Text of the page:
By Kate Fisher, Sarah Toulalan
An exam of the way our bodies and sexualities were developed, classified, represented, clinically determined, skilled and subverted from the 15th to the early twenty-first century. It attracts awareness to continuities in brooding about our bodies and intercourse: thought can have replaced, yet howdy however draw on older rules and language.
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Extra resources for Bodies, Sex and Desire from the Renaissance to the Present
See Antony E. S. Rousseau and Roy Porter (eds), Sexual Underworlds of the Enlightenment (Manchester: Manchester University Press), pp. 181–205 and J. Gammon (1999) ‘“A denial of innocence”: Female Juvenile Rape Victims and the Law in Eighteenth-Century England’ in Anthony Fletcher and Stephen Hussey (eds) Childhood in Question: Children, Parents and the State (Manchester and New York: Manchester University Press), pp. 74–95. The historiographical argument for a shift over time from an early modern understanding of sexual behaviour as acts which anybody might commit to those stemming from a particular sexual ‘identity’, especially with regard to sexual object choice, has been well documented.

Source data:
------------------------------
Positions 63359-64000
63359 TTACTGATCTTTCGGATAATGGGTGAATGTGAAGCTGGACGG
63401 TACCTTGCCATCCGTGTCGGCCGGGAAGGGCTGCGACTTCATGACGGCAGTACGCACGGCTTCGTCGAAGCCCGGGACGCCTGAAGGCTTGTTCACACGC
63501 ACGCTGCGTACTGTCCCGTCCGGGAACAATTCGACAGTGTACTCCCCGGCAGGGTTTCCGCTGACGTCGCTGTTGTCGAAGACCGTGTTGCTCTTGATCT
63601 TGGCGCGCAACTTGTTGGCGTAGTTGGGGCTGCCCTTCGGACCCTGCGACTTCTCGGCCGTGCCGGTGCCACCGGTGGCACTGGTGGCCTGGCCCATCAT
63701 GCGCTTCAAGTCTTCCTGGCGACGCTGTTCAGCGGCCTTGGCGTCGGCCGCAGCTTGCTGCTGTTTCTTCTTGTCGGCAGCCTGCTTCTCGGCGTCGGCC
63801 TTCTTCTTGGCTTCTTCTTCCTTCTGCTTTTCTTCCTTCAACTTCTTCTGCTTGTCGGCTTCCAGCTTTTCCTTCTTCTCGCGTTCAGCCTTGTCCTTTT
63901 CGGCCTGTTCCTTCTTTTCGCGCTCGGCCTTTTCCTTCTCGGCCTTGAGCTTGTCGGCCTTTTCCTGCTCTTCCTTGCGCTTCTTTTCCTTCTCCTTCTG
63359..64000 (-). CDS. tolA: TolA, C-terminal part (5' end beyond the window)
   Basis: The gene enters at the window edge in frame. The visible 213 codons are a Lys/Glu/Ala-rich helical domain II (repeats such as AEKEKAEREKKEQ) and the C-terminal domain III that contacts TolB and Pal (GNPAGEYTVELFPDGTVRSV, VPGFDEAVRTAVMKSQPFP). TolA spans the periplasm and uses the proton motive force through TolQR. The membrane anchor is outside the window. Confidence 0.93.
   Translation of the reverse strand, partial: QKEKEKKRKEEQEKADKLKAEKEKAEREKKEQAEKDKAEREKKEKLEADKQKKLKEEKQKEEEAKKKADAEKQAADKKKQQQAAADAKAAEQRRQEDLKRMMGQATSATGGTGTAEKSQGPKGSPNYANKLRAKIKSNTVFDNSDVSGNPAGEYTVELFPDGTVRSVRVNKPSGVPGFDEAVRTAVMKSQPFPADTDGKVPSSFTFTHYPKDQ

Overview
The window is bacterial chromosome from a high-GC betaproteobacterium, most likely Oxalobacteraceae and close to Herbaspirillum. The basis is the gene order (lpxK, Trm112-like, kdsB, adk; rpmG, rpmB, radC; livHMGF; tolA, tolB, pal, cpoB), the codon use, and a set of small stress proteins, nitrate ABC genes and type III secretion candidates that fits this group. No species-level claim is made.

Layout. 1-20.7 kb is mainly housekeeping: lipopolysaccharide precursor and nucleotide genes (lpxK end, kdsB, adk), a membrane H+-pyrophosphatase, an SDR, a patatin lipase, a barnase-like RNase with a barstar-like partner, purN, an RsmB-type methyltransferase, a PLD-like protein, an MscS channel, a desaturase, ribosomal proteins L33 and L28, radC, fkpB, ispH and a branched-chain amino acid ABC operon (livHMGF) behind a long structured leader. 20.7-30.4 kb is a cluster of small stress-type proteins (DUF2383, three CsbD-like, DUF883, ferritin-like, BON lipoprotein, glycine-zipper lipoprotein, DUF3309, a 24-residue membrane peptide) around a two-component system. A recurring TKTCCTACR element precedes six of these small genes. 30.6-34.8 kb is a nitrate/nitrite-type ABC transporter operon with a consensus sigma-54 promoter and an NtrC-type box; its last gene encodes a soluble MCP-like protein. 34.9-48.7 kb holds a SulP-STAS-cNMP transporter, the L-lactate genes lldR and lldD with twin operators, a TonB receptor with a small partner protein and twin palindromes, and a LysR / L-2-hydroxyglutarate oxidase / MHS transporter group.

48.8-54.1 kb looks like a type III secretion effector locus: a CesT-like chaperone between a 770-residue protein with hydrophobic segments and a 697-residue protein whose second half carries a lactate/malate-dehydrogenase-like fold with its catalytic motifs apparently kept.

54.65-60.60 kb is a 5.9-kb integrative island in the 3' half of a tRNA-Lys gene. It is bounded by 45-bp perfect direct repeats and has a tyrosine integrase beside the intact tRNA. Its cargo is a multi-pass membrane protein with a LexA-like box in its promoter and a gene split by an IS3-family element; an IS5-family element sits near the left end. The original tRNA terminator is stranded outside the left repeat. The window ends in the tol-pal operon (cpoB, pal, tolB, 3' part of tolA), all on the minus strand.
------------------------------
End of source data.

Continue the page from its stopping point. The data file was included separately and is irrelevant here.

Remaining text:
Indd 25 9/23/2011 4:13:07 PM 1 ‘That ere with Age, his strength Is utterly decay’d’: Understanding the Male Body in Early Modern Manhood Jennifer Jordan The human body was a matter of debate during the early modern period. Ideas about how the body functioned, and about how it was comprised and differed according to each sex, were not agreed upon. In part, the blurred boundaries between science and religion caused problems for explaining human anatomy. 4 The main point of disagreement stems from the acceptance or rejection of the idea that sex was a matter of degree and not difference.
25. 26. 27. 28. 29. Body Parts, pp. 161–76. On female to male transsexual desire for functioning male genitalia see in the same volume Vernon Rosario, ‘Phallic Performance: Phalloplasty and the Techniques of Sex’, pp. 177–90. See Cleminson and Vázquez García, Chapter 3 below, p. 79. Laqueur barely touches upon the subject, generally confining discussion to the fungibility of fluids in the humoral model and to the possibility of lactating men; Laqueur, Making Sex, pp. 36, 104–6. A notable exception is Kathryn Schwarz (1997) ‘Missing the Breast: Desire, Disease, and the Singular Effect of Amazons’ in Hillman and Mazzio (eds) The Body in Parts, pp.